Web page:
Keanu Reeves’s Custom Arch Motorcycles Are V-Twin Heaven
To make them better, Reeves kindly breaks the bikes during testing.
Ask Gard Hollinger what he does for a living and his reply is quick and sly: “I usually say I’m a janitor.” In reality, he admits a portion of his duties at Arch Motorcycles entails cleaning up, but his official title would be “co-founder.” The Los Angeles native’s business partner in their boutique motorcycle manufacturing venture? Keanu Reeves. The duo met when Hollinger was creating a handful of masterful bespoke bikes under his LA Choprods banner.
“I was impressed with how thoughtful Keanu was as a rider,” Hollinger tells The Drive. “I’ve been riding since I was 8 years old and I don’t know if I’ve ever been so reflective about the experience.” Reeves, who rides motorcycles exclusively (“He’s only owned three cars in his life, and one was a replacement for another that was stolen,” Hollinger chuckles) shared a vision for building the ultimate custom-tailored motorcycle. “Here’s a guy who goes to film a movie on location and, rather than be chauffeured around in a car, goes to a local motorcycle shop, buys a used bike, rides it, then sells it back when he’s done. Keanu’s experienced a lot of styles and brands, which adds to his depth as a rider. That helps us when it comes to the design and engineering.”
Reeves’ input is vital, but it’s Hollinger who brings their visions to life. “I’m not an engineer,” he says. “Even though what I may do, as part of my job, is engineer a bike, I steer away from using that title. I’m a self-taught designer and builder. I understand mechanics, geometry, and apply the knowledge I have to the design. There are plenty of tools and computer programs to help—though some of the process is still common sense and trial and error.”
While Arch Motorcycles was founded in 2011, Hollinger and Reeves spent three full years of research and development on their debut model, the stunning KRGT-1. It’s a performance cruiser, featuring a bit of a stretched, exotic look with a 30-degree rake, a 240 rear tire, and plenty of sporty elements. The 124 cubic-inch American V-twin powerplant is an S&S Cycle original, a closed loop, fuel-injected, delightfully torque-y engine. The 100 horsepower rating is nice, but it’s not as exciting as the 120 lb-ft of twist that all comes on like a sledgehammer low in the revs.
While Arch isn’t the only motorcycle manufacturer to use S&S’s V-twin, it is the only outfit to offer it EPA and CARB-certified. There’s also a unique design tweak that gives it a down draft induction system. “Typically, you’ve got side draft induction, where the throttle body and the air cleaner stick out the right side. We designed it so those components are housed between the two gas tanks. Nothing will bulge out and be uncomfortable,” Hollinger says.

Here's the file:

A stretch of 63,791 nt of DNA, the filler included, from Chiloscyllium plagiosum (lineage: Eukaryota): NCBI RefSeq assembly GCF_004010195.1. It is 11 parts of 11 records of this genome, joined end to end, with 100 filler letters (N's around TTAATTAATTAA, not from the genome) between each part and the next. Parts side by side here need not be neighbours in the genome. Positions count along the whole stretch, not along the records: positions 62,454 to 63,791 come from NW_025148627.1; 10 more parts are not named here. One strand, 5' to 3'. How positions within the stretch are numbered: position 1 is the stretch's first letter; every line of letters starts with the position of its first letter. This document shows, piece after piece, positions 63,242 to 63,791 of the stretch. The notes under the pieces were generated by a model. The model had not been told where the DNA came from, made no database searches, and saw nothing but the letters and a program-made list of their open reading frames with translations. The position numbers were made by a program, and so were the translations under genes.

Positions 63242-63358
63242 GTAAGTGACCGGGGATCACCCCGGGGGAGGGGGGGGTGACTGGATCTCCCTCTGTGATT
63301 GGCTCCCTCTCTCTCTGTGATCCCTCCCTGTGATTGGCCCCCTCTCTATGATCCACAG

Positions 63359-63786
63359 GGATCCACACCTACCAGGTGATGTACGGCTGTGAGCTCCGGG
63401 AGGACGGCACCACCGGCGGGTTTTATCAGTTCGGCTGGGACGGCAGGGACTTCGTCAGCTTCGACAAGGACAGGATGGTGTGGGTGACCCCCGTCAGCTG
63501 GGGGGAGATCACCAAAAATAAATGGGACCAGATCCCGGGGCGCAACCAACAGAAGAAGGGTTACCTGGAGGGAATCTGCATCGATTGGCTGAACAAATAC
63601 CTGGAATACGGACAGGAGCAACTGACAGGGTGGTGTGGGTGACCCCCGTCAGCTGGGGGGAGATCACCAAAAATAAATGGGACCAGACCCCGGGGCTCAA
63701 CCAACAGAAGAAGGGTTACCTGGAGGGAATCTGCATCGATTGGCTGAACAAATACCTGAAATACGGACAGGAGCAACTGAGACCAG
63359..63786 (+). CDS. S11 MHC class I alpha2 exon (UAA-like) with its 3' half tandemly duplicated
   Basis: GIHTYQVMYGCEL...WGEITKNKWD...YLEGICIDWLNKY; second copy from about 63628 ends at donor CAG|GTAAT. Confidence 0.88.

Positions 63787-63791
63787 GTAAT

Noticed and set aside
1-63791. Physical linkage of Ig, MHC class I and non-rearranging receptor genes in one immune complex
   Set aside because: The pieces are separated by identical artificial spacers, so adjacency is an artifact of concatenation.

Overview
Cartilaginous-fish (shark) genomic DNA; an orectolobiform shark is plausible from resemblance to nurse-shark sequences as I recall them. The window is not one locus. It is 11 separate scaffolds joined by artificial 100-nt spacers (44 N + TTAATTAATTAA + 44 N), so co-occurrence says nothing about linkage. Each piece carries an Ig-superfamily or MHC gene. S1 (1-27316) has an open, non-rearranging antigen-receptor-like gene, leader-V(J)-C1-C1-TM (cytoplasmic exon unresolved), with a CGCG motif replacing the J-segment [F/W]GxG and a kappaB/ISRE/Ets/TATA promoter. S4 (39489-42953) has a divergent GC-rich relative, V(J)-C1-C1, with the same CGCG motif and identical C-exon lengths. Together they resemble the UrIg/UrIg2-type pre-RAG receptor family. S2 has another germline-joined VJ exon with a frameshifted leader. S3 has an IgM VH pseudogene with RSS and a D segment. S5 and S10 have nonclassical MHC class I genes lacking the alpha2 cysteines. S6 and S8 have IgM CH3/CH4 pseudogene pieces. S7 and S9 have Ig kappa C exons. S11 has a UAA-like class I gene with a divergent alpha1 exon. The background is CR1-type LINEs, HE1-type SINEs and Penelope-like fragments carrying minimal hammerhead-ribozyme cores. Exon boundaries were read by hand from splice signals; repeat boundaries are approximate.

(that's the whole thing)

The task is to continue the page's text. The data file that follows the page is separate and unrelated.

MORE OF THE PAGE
It’s that attention to detail which sets an Arch bike apart. More than 200 parts for the bike are fabricated from scratch inside Arch Motorcycle’s California headquarters and factory, all lovingly assembled into the finished bike by a small staff of fewer than six people. That process varies for every order, given how tailored the bike is to its future owner.
“Each KRGT-1 is unique in fit, finish, and look. Ergonomically, you have a broad choice between forward or mid-control, with a vast array of different offsets in the pegs. You can optimize the handlebar position, the shift lever, the brake lever, and more. For the finish, we can do a raw look, with a clear ceramic protective coating to avoid corrosion, or textured and anodized parts. Or we can use traditional paint.” A quick perusal through their Facebook photos shows the range of diversity in finished bikes.
While the bikes are blisteringly quick, production is not. “This year, we’ve produced about 20 bikes, and will do a few more," Hollinger says. "If we just built one motorcycle from scratch, it would take four months, but we do parts in small batches, so we can do a few more bikes simultaneously.” Months are spent on the personalization, tweaking the ergonomics, fit, and finish until perfect. Then, the assembly and test process happens in two weeks. “The goal is to deliver a bike to the customer within 90 days of their order,” Hollinger says.
The price for bespoke, two-wheeled heaven? $78,000. Balk at that figure if you will, but these aren’t just pricey machines doubling as artistic canvases. “Our focus is a rideable bike. You can go get a custom one-off where it looks great but the ride can be awful. We have a fleet of test units on which we log nearly 60,000 miles. One of our greatest tester assets, believe it or not, is Keanu.” That’s because Reeves has an uncanny ability to break things no one else can, Hollinger says with a laugh. “Four of us will put 20,000 miles on three test bikes and not have a single issue. Keanu gets on for an afternoon and suddenly things are broken. It’s like, ‘How’d you manage that?!’ Ultimately, it makes us come away with a more refined finish product.”
Reeves plays as much of a hand in the day-to-day operations as any in-demand movie star can. “His day job can get in the way,” Hollinger teases, before noting Reeves tries to weigh in on every step, be that design, build process, or marketing ideas. “He’s very passionate about Arch, and it comes through.”
Winding through development and prototyping now is a sportier version of the existing model, dubbed the KRGT-1S. It will have a more aggressive chassis, with a 26-degree rake, 17-inch front and rear rims but still with a 240 in the back. The seat position will have you more on top of the bike, adding to the sporty experience. For his part, Hollinger finds creating a new model for Arch more challenging than doing a one-off. “You have to try to do the same thing, artistically, only inside of numerous constraints. But that means it’s more rewarding work, too.”